Professor Franzese's research interests center on the comparative and international political economy (C&IPE) of developed democracies and related aspects of empirical methodology. In C&IPE, his work has focused on how political and economic (a) institutions (e.g., electoral & governmental systems, central bank independence, labor-market organization, etc.), (b) structure (e.g., income distribution, party-system polarization and fractionalization), and (c) circumstances/events (e.g., elections, terms-of-trade shocks, etc.) affect macroeconomic policymaking: its character and its efficacy. His approach to this substantive area is interdisciplinary (with economics), positive (i.e., as opposed to normative), and empirically minded. To date, this research agenda has produced several journal articles and conference and working papers on the monetary- and fiscal-policy effects of, for example, participation, representation, veto actors, delegation, central bank independence, wage bargaining institutions, and international context and institutions.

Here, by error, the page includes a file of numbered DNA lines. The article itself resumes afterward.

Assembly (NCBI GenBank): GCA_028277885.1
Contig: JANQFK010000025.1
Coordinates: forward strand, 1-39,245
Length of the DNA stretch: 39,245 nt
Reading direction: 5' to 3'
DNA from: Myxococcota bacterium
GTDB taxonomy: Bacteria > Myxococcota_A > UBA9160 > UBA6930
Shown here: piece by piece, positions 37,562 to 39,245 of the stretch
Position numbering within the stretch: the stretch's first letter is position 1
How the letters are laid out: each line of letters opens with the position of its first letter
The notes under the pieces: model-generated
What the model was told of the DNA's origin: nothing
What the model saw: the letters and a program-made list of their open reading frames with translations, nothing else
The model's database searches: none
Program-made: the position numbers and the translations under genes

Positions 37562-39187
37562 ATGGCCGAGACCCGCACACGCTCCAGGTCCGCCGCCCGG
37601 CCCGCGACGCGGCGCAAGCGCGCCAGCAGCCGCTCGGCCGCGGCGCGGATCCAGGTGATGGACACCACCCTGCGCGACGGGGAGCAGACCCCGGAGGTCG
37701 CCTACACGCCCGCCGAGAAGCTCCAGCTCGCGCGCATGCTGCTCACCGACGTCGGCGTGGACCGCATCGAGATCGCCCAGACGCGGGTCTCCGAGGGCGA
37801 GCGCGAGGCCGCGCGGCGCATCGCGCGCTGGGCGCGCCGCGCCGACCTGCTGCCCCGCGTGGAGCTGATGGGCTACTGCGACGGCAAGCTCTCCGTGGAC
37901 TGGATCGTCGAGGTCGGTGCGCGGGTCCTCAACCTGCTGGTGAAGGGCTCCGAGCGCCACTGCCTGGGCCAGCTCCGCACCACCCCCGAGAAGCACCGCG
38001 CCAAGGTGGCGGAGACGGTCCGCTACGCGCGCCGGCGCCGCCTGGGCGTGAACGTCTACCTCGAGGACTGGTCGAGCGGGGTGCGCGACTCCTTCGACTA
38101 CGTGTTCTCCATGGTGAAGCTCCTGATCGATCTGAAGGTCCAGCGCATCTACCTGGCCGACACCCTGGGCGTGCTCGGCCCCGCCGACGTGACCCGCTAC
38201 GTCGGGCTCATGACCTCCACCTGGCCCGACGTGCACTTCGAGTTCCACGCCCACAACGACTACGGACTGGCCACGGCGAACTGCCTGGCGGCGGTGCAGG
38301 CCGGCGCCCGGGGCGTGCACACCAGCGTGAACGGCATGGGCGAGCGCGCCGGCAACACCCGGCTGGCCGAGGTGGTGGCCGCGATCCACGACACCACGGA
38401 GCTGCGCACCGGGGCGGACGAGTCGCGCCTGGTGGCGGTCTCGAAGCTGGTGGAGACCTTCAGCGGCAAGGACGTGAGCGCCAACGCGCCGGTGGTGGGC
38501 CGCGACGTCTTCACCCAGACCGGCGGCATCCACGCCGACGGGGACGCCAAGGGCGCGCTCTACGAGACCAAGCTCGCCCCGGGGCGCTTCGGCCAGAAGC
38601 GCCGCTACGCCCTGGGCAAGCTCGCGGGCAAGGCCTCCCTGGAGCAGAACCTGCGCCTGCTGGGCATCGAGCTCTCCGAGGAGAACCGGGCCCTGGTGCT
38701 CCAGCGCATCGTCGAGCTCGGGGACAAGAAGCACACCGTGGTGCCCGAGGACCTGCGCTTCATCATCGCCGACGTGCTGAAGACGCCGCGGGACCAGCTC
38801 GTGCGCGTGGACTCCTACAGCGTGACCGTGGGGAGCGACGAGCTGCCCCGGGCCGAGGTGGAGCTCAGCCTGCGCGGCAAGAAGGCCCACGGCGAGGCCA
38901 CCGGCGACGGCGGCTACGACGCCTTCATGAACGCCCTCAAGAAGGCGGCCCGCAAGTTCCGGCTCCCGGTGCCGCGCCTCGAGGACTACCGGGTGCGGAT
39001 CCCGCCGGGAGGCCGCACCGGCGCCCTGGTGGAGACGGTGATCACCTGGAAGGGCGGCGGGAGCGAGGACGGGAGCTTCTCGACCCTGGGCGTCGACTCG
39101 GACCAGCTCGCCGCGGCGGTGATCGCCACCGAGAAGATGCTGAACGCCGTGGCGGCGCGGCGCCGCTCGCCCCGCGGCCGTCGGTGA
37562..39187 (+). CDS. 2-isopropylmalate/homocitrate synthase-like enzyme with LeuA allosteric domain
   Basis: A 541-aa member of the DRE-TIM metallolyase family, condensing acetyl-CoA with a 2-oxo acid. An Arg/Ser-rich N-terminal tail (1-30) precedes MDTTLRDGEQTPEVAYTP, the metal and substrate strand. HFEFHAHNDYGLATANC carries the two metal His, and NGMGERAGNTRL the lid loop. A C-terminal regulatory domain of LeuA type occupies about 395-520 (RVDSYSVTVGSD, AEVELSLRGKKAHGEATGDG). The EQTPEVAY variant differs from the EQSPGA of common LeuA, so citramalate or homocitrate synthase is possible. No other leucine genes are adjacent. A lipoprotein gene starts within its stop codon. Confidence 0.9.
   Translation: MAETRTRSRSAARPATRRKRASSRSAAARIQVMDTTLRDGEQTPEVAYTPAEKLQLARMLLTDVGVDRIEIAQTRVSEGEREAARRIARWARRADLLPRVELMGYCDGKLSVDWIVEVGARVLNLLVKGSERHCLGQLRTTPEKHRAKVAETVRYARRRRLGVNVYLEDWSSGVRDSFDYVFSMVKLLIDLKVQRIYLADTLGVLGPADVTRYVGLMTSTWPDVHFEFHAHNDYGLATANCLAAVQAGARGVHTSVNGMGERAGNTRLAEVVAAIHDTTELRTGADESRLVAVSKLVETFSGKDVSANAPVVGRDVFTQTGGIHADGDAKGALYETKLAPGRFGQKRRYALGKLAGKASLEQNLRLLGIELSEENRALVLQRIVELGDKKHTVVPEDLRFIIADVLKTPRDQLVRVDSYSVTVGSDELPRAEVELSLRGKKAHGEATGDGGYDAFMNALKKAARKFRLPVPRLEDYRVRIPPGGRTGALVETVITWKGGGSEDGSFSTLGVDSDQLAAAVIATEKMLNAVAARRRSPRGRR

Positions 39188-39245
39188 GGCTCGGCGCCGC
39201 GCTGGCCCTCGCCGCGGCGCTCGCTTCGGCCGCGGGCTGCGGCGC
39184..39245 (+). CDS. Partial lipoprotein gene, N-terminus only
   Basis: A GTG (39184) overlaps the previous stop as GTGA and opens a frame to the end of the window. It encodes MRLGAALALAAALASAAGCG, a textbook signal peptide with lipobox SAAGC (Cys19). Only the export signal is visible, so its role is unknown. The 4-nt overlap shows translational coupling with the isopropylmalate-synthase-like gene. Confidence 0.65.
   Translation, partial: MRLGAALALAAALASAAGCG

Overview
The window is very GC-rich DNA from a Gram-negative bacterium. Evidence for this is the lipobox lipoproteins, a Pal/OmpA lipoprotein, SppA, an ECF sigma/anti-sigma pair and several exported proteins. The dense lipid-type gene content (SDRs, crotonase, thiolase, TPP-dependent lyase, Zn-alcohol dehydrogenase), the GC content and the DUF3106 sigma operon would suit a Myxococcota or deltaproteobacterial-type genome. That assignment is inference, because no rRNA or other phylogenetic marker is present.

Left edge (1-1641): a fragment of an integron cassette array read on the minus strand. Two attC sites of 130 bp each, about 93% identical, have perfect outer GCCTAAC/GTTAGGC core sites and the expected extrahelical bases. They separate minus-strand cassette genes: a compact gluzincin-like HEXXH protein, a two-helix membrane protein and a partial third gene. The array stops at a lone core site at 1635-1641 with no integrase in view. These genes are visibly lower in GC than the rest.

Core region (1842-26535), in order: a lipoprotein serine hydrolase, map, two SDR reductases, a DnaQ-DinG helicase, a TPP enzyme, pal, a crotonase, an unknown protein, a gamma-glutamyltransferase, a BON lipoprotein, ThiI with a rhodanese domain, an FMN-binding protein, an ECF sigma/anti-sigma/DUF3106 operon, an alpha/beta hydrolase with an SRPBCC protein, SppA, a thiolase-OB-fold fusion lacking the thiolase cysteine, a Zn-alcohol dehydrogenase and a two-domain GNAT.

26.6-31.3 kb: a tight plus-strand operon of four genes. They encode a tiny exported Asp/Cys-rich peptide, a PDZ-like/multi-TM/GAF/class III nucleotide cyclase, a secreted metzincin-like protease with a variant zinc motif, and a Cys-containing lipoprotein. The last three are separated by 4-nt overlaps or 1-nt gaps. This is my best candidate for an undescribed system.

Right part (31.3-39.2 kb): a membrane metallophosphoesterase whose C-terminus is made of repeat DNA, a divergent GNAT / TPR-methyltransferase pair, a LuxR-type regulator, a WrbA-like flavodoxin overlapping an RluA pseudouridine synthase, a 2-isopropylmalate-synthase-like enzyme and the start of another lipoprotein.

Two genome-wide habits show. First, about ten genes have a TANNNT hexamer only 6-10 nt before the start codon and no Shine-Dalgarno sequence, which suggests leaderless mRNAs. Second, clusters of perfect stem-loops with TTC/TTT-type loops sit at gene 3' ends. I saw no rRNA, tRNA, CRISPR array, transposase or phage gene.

Professor Franzese’s research and pedagogical agendas in empirical methodology, which arise from this substantive agenda in C&IPE, have produced a book and numerous articles and chapters on (a) interactions and modeling strategies for complex context-conditionality more generally, (b) on empirical methodology for comparative politics broadly, (c) on multilevel modeling, and, most recently and extensively, (d) on spatial-econometric models of interdependence, that is of contexts where the outcomes in some units affect those in other.